If Alberta was able to go from coal-fired generation, which isn't clean, to hydro power generation in on full swoop, we could save three to six million tonnes of greenhouse gas emissions in Canada every year. We could potentially electrify the oilsands, which would make the oilsands the cleanest oil produced anywhere on the globe. If Canada wants to make an argument for our resources to find their way to market, let's make them the cleanest in the world and let's make that our brand. Site C could be a key part of establishing Canada's brand around the world for both oil and gas as the cleanest produced anywhere on the globe. 

It's usually said Site C is needed to meet demand within the province, and now obviously that demand has gone slack a little bit. Are the forecasts still accurate as far as you're concerned, or is this trying to find demand for Site C? 

No, I think...we want to have as many customers for BC Hydro product as we can.

When we export product, it allows us to lower rates for people who live here. Hydro is the best form of power to produce, because you can save it or you can use it, depending on when the market is the strongest for export. I think about this in a couple ways. One: demand in ten years is going to be much bigger than it is today, so we need to really think about these demand forecasts in the long term. B.C. created 50,000 jobs in the last year, we're going to grow at three per cent according to the experts. If we're going to grow like that, we're going to need more power. Why shouldn't we make a contribution to cleaning up the country's air by exporting the cleanest power in the world to displace some of the dirtiest  power in the world right next door in Alberta? That in itself is a good reason to support Site C.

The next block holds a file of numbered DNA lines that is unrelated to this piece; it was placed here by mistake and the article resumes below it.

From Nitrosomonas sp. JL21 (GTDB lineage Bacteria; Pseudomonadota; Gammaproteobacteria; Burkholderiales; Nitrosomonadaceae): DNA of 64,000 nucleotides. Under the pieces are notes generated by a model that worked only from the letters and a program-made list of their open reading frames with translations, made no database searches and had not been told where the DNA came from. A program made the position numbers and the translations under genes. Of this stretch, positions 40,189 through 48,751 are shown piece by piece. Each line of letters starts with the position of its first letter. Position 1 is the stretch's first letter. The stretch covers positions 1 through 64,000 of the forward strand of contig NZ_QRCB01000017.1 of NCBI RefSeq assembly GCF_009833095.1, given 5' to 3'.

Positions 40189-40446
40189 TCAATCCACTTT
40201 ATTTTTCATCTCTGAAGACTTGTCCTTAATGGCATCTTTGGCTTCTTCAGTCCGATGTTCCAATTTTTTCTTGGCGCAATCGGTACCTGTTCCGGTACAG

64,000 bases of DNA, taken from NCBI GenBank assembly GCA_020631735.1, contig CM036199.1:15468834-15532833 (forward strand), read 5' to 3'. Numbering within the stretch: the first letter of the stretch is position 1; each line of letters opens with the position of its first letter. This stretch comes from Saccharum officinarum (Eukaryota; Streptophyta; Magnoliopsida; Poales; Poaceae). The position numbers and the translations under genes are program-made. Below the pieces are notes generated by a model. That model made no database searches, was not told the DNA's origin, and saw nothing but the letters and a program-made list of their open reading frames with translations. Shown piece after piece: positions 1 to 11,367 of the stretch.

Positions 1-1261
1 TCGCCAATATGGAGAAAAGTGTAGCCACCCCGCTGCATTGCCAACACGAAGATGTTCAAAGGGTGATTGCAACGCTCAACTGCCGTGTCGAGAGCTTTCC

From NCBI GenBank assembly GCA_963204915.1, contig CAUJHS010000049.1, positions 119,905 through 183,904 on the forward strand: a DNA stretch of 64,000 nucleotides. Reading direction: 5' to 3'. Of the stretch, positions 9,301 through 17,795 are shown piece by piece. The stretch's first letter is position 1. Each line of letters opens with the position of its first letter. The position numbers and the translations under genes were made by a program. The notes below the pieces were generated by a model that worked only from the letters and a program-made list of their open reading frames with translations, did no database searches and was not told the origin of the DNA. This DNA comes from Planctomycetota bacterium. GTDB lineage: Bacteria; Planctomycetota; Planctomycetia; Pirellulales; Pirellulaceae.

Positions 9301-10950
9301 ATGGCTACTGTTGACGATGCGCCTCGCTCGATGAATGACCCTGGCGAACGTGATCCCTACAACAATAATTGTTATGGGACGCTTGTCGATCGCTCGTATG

There's quite a bit of angst over local hires on Site C. What would you say to people in Fort St. John who are seeing jobs going to people who aren't from B.C.? 

Making sure British Columbians are first in line for those jobs is our number one priority. That's why BC Hydro is tracking...it's an unusual work site because BC Hydro is tracking where the workers come from. That's how concerned we are about it. Go to work sites across the province and you won't find many that are doing that.

What they found is that month by month, it goes up and down but some months its been higher that 80 per cent. I agree with people in Fort St. John who want to make sure British Columbians are first in line for these jobs, we're doing everything we can to make sure that's how we hire people. One of the other things that is happening though is people from Alberta are coming home.

A lot of those people used to be British Columbians and they had to flee because there weren't enough jobs in our province. Now they're coming home. We do want to make sure those jobs go to British Columbians, and we want to make sure that when British Columbians are coming home to stay and pay taxes and raise their families, that they're also going to be able to find jobs when they get here. 

February was the first time in history that B.C. brought in no money from an oil and gas auction, and if you look in the provincial budget you're seeing a downward trend in oil and gas revenues. How big a concern is that for you? 

It's the central concern that's driving my, our government's plan to export LNG.

Natural gas is worth next to nothing in the North American market. It's been discovered in shale, shale fracking has meant jurisdictions all over the continent are finding it is abundance.